OPERATION OF THE HYDRAULIC SYSTEM 219 Referring still to FIG. 7, in operation of the hydraulic system 219 for moving the buoyancy vessels 28 and 30 to alternate desired positions, the high pressure regulator 258 is adjusted so that the downstream air pressure is approximately 750 psig and the low pressure regulator 268 is adjusted so that the air entering the conduit 270 and the header 272 is at a pressure level of approximately 104) psig. A high pressure air hose 294 is connected between the hose connection 264 and one of the hose connections 28% or 292 connected to the tanks 64 and 66 respectively, depending upon the desired direction of movement of the vessels 28 and 30. The use of the flexible hose 294 for providing air to one of the accumulator tanks 64 or 66 prevents the application of high pressure air to both tanks 64 and 66 simultaneously. Let it be assumed that it is desired to move the buoyancy vessels 2% and 30 towards the ballast tanks 18 and 20. The hose 294 is connected to the hose connector 288 attached to the accumulator tank 64, and the shutoff valve 286 is opened. The shutoff valve 262 is next opened to apply air pressure from the conduit 256 to the hydraulic fluid accumulator tank 64. As will be understood, when the air pressure is applied to the body of hydraulic fluid 296 contained in the tank 64, the fluid is forced into the conduit 250. The valve 290 attached to the tank 66 is opened to provide an atmospheric vent thereto, and with the valves 240 and 252 closed, the valves 248, 236, 234 and 246 are opened. The valve 240 disposed in the conduit 238 is next opened, and finally the valve 252 disposed in the conduit 250 is opened. As the valve 252 is opened, bydraulic fluid is forced through the conduit 250 into the header 244 through the conduits 24d and 242 and valves 246 and 243 into the lower portions of the hydraulic cylinders 220 and 224 respectively. The pressure of the hydraulic fluid entering the lower portions of the hydraulic cylinders 226 and 224 forces the hydraulic cylinders downwardly which in turn moves the supporting arm assemblies 32 34 and buoyancy vessels 28 and 30 downwardly. As the cylinders 226 and 224 move downwardly with respect to the pistons 222 and 226, hydraulic fluid is forced out of the upper portions of the cylinders 220 and 224 by way of the conduits 228 and 230 respectively. This hydraulic fluid passes through the valves 234 and 236 into the header 232 and into the accumulator tank 66 by way of the conduit 238 and valve 240.

Depending upon whether the apparatus is in or out of water, the force exerted on the buoyancy vessels 28 and 30 can be upward or downward. That is, when the apparatus 10 is out of the water gravity exerts a downward force on the vessels 28 and 30. When the apparatus 10 is in the water, the buoyancy of the vessels 28 and 30 exerts an upward force thereon. This makes a difference only in which of the valves 240 and 252 is opened first, i.e., if the apparatus 16 is out of the water the valve 240 is opened first and the valve 252 is used to control the movement of the vessels 28 and 30. If the apparatus 10 is in the water, the valve 252 is opened first and the valve 240 is used to control the movement.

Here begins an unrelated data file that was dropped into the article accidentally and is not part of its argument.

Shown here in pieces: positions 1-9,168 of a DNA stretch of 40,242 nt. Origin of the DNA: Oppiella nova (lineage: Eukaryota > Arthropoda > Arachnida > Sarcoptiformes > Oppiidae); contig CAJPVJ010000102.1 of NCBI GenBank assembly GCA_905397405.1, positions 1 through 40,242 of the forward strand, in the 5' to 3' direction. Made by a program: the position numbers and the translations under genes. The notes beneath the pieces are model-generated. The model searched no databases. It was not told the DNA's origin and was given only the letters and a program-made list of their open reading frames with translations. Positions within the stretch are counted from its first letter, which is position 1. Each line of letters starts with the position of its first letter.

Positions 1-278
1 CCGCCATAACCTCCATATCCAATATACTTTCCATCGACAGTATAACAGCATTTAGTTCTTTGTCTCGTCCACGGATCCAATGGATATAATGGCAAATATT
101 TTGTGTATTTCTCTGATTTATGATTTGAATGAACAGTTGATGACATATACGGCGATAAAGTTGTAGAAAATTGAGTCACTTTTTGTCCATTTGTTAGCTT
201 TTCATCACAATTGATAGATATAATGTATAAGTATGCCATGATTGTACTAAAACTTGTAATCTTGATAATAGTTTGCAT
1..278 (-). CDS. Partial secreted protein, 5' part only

If it is desired to move the buoyancy vessels 28 and 30 in the opposite direction, i.e., away from the ballast tanks 18 and 20, the valves mentioned above are closed and the hose 294 is removed from the hose connection 288 of the tank 64. The tanks 64 and 66 are vented by opening the valves 266 and 290, and the hose 294 is connected to the connector 292 of the tank 66 and the tank 66 is pressured up by opening the valve 262. With the valves 240 and 252 closed, the shutoff valves 248, 236, 234 and 246 are opened. The valve 252 is next opened (assuming the apparatus MP is not in the water) and the valve 240 is finally opened to allow hydraulic fluid under pressure to pass by way of the conduit 238, the header 232 and the conduits 228 and 230 into the upper portions of the cylinders 226 and 224. The bydraulic fluid entering the upper portions of the cylinders 220 and 224 causes the cylinders, the supporting arm assemblies 32 and 34 and the buoyancy vessels 28 and 30 to move upwardly. The hydraulic fluid forced out of the lower portions of the cylinders 220 and 224 passes by way of the conduits 246 and 242, the header 244 and the conduit 250 into the accumulator tank 64.

As will be described further herein, when submerging the apparatus 10, the buoyancy vessels 28 and 30 are allowed to move upwardly to their uppermost position and the hydraulic jacks 42 and 52 function to buffer the movement, i.e., the jacks act as dash pots. In order to set the hydraulic control system 21% up so that the jacks 42 and 52 act as dash pots, the various hydraulic fluid shutoff valves and vent valves mentioned above are closed and the hose 294 is removed from the system. The valves 276 and 226 are opened to allow air at a low pressure level to enter both the tanks 64 and 66 by way of the conduits 274 and 278 respectively. The valves 234, 236, 246 and 248 are next opened, and f1 nally the valves 252 and 240 are opened. As will be apparent to those skilled in the art, the jacks 42 and 52 will now act as dash pots, e.g., as the vessels 28 and 30 are moved upwardly by the submergence of the apparatus l0, hydraulic fluid is forced by way of the conduits 240 and 242, the header 244 and the conduit 250 into the tank 64. Because of the displacement of the hydraulic fluid into the tank 64 and the corresponding movement of fluid out of the tank 66, the upward movement of the vessels 26 and 36 is buffered and the speed at which the vessels 2% and 30 move can be controlled by manipulating the valve 252.